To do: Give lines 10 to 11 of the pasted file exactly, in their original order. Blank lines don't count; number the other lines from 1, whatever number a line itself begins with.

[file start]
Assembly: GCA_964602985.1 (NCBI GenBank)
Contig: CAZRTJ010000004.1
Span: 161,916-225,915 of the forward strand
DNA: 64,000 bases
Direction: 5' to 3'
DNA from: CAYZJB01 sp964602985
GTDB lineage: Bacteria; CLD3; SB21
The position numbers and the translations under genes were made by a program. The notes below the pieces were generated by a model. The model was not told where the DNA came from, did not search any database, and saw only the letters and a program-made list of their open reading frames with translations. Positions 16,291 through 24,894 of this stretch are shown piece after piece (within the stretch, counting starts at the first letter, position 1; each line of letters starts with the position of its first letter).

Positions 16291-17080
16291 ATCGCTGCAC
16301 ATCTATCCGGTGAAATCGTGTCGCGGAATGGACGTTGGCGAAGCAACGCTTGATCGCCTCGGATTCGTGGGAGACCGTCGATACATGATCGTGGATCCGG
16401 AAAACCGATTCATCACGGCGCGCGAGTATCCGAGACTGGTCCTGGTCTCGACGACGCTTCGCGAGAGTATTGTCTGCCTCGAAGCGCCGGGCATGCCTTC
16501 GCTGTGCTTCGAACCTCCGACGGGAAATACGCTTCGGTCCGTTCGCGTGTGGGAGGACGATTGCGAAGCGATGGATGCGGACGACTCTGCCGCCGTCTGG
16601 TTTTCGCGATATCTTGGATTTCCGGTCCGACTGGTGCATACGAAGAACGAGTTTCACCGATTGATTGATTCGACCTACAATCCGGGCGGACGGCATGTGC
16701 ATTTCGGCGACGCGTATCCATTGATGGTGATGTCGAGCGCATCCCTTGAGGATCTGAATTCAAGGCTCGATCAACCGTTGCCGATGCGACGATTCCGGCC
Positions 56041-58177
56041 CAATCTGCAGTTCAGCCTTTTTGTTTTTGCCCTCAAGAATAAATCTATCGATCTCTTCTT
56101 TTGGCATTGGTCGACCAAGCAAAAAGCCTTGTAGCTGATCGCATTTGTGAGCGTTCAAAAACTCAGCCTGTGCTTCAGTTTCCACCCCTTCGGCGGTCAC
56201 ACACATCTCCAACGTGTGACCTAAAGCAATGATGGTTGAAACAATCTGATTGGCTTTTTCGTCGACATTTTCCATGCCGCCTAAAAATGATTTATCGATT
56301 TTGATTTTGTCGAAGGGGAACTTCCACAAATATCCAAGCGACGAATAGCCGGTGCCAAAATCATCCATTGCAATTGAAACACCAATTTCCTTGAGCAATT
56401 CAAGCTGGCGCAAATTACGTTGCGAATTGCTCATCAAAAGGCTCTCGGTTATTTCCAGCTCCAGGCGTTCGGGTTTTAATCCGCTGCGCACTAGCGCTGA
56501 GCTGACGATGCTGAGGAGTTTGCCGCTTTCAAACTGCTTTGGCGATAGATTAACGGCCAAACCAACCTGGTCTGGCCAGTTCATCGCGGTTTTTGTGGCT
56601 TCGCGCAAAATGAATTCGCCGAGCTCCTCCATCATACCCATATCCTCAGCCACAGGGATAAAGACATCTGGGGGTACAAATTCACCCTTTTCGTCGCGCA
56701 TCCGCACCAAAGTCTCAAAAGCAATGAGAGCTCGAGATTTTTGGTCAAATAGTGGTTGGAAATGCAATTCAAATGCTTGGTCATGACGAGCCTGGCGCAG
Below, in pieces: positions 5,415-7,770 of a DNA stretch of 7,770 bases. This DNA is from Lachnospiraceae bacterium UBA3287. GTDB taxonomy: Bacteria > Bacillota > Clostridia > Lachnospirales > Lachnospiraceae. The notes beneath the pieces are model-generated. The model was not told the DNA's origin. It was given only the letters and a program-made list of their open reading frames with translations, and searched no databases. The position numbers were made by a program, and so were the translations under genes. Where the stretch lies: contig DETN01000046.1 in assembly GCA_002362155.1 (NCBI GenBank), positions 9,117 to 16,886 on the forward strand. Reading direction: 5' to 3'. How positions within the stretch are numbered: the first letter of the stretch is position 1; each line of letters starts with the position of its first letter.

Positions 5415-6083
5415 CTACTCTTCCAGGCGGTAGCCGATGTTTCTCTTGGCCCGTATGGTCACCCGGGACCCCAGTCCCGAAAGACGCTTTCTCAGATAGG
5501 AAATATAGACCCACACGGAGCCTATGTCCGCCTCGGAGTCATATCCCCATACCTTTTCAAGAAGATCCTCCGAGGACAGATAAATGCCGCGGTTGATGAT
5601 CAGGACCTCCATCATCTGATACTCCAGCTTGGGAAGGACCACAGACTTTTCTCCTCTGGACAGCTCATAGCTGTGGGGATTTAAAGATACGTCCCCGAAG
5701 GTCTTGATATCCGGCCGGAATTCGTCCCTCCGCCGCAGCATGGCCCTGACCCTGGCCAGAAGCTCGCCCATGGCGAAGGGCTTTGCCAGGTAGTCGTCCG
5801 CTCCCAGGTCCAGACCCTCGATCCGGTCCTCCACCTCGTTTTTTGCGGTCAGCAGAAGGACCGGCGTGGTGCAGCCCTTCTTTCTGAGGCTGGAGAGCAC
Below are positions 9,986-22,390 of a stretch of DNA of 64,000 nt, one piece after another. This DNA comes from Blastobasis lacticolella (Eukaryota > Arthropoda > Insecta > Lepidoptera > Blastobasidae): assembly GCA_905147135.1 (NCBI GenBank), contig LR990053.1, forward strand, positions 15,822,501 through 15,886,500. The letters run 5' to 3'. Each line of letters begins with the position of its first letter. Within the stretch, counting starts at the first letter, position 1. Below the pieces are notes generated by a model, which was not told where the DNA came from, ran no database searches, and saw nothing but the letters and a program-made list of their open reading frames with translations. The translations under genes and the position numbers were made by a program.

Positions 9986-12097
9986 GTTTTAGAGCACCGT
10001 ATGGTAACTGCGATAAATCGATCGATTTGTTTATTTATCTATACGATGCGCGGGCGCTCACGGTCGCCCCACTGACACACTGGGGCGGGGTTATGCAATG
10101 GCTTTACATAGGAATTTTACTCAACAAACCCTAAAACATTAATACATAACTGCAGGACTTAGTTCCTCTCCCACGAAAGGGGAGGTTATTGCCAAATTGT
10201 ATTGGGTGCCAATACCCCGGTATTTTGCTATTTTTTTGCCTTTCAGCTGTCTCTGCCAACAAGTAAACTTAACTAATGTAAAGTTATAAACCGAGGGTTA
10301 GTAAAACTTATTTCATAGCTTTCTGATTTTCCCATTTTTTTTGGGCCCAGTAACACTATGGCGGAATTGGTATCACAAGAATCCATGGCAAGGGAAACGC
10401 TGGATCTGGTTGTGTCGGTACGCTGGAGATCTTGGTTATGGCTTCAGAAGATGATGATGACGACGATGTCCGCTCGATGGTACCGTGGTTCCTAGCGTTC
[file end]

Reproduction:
16291 ATCGCTGCAC
16301 ATCTATCCGGTGAAATCGTGTCGCGGAATGGACGTTGGCGAAGCAACGCTTGATCGCCTCGGATTCGTGGGAGACCGTCGATACATGATCGTGGATCCGG